The pilot-scale is an important stage for the pharmaceutical manufacturers, it is an indispensable intermediate step after the products have been developed in the R&D labs and before they are ready for commercial production in large volumes. Beside its function for scale-up, the pilot scale is used to manufacture clinical supplies for the clinical trials.
It is well known in the pharma industry that scaling up passes through three stages. It starts from very small quantities of around 1-3 kg on galenical scale. The next step is the pilot scale, required for both, scale-up and clinical trials. The last step is the transfer to the commercial production volume. The transfer between all three stages must ensure to not exceed a ratio of 1:10 in batch size to ensure a consistent process validation.
Beside the mere batch size, the following parameters need to be considered also for a smooth scale-up:
Similar geometry of mixing tools and mixing vessels
Similar Froude numbers
Similar filling ratios
Similar liquid addition rate per kg of product.
Let us assume that a pharma company wants to produce a product in 100 kg batches. At the beginning the product should be developed in the lab-scale, on a 1 kg batch size. During scale-up, the batches should be 10 kg to then be able to scale-up to the production size of 100 kg.
What if the same company wants to produce another product in 250 kg batches? A lab equipment for 2.5 kg can be used, but the pilot equipment for 10 kg (typically a 25 l bowl) would not be adequate anymore, so that a different bowl size is required to be able to process 25 kg equipment.
Since for clinical trials, the pilot scale equipment is used for small scale production, which may require a lot of differing batch sizes and different products in a short period of time.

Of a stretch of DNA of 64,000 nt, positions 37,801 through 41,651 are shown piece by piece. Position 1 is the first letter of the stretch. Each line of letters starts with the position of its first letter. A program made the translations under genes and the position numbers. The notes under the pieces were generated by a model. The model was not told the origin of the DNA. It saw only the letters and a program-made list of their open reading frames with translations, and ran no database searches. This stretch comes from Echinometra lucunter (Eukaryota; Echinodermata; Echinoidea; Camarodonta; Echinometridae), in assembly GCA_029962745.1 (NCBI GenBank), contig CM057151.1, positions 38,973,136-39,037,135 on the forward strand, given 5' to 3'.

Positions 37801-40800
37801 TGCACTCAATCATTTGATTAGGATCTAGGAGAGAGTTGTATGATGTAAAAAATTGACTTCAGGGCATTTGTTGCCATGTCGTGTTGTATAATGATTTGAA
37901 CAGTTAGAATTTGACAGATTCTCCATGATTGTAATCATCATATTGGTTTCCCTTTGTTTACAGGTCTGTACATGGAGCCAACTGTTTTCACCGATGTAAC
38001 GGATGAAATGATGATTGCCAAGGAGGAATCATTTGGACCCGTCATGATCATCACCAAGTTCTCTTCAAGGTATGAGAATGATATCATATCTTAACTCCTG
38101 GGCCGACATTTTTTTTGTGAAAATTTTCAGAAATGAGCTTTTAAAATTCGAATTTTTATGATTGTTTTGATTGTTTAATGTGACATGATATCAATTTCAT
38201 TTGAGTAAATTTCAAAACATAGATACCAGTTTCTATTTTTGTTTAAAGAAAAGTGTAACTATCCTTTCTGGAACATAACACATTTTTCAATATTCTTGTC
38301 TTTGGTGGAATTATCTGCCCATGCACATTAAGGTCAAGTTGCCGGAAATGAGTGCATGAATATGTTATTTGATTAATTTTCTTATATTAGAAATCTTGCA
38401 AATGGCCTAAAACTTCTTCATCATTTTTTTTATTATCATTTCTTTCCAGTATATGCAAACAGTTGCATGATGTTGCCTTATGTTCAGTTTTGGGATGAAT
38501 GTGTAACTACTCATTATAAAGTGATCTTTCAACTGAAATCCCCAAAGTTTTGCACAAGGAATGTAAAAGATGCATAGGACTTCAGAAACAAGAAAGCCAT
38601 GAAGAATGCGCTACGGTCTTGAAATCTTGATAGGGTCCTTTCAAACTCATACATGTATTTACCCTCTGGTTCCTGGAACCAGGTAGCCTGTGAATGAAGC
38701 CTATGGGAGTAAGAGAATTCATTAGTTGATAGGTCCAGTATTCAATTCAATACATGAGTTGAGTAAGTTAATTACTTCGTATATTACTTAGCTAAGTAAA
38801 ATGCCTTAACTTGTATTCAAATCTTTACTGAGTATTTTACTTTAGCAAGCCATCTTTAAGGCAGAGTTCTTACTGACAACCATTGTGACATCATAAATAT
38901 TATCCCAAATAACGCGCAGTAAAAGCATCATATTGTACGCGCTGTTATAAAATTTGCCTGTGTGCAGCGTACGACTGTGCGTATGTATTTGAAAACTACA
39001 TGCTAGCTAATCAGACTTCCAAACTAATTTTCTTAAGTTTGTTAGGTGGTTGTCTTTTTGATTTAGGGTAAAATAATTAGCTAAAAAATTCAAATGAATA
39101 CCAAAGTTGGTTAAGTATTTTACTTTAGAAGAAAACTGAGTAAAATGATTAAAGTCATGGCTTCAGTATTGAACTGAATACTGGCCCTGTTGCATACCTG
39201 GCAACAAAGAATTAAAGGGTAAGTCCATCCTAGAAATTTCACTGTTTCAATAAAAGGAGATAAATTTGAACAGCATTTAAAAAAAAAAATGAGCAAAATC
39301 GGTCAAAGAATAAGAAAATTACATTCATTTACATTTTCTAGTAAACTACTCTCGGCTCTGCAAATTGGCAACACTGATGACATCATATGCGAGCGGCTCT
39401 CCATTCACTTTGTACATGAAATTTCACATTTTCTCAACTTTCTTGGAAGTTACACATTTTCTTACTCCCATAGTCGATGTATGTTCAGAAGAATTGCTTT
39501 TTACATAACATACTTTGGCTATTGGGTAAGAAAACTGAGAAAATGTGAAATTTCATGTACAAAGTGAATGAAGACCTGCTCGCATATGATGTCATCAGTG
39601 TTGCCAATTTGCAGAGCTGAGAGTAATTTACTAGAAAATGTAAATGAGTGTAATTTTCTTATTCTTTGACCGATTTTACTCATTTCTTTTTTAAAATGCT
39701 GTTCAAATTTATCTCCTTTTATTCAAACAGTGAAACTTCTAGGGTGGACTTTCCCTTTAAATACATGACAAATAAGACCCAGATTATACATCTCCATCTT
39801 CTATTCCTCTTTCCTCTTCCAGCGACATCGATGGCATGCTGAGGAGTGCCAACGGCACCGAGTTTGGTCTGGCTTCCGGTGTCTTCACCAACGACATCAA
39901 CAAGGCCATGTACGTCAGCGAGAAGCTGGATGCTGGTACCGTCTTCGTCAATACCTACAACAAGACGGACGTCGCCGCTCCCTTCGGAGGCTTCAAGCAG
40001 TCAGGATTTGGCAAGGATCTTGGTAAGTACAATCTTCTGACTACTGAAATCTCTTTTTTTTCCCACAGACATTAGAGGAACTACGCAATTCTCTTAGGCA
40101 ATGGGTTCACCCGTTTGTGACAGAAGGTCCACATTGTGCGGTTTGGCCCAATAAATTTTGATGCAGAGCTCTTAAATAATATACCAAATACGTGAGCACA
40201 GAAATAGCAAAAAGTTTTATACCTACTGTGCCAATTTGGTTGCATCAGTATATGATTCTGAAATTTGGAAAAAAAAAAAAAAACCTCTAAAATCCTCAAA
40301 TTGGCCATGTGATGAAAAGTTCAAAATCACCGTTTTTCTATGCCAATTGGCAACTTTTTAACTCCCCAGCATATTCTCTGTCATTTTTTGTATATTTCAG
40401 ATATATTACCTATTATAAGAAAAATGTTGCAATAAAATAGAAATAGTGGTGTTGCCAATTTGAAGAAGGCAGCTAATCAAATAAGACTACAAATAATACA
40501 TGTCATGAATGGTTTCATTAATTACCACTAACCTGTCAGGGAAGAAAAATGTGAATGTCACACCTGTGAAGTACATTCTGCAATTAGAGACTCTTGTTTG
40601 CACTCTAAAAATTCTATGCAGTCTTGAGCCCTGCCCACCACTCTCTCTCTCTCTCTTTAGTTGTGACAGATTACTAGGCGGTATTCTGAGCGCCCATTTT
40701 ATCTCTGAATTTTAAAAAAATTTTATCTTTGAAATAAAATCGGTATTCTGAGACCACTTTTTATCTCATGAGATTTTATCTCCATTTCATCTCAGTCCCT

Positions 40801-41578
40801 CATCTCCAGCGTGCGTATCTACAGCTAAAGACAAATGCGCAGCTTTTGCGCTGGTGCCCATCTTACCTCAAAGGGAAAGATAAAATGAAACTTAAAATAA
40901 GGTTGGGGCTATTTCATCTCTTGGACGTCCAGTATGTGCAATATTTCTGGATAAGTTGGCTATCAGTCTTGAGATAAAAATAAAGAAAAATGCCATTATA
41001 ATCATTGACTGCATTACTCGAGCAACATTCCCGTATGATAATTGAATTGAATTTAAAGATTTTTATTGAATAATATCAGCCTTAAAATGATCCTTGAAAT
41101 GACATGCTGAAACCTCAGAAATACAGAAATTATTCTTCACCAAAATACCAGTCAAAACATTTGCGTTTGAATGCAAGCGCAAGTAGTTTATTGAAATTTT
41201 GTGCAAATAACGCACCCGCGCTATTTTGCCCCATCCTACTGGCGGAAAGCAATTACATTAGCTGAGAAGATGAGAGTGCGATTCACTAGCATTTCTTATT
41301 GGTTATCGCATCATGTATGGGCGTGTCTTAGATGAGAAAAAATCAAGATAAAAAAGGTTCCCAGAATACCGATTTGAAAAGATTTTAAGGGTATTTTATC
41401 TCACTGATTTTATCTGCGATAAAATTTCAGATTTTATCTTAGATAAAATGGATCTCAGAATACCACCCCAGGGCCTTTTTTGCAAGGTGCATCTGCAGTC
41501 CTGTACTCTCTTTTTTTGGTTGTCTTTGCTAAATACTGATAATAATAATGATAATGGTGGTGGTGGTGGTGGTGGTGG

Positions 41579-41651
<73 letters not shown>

This example shows the importance of the flexible Rapid Change concept!
DIOSNA’s Rapid Change (Rc) Concept in the Pilot Scale Granulation
The Rapid Change concept in the pilot-scale granulation from Diosna allows a flexible operation and easy to handle moveable modules. The system combines a high-shear mixer/granulator with a fluid bed processor.
The high-shear mixer/granulator used in this case has four different bowl sizes: 10 l, 25 l, 60 l and 80 l. Each bowl size comes as a self-supported mobile module. The drives and control system are installed in the technical area behind the machine in a through-the-wall design. The process modules can be coupled with the drive part in the technical area in just a couple of minutes without tools.
The fluid-bed processor has two different bowl sizes: 30 l and 80 l, which allows to cover the same range as the high-shear mixer/granulator. The bowls are moveable on wheels and can be connected simply and rapidly without tools. The fluid-bed processor, due to its special filter concept with ergonomic access by means of a hinged expansion chamber, comes in an extremely low built-in height, which makes it suitable to fit under ceiling heights as low as 3100 mm without sacrificing the process capabilities of the fluid-bed processor.
This RC granulation line is highly flexible, and it also includes peripherals like wet mill, dry mill, vacuum discharge unit and optionally a lifting column for carrying both the discharge unit and the dry mill. The control system of the granulation line is central, and all its components are connected.
DIOSNA is the partner for processing plants for the production of solids for the pharmaceutical, food and cosmetic industries. The product portfolio includes mixers, granulators, dryers, and coating systems for R&D and production scale.
Countless customers worldwide have been appreciating the quality and performance of DIOSNA systems for over 130 years. Thousands of references and machines that have been working reliably for decades prove the success of our corporate philosophy: To be a dependable and competent partner for our customers over the entire life cycle of the machines and systems we deliver - in product development, process optimization, project management and after sales service.
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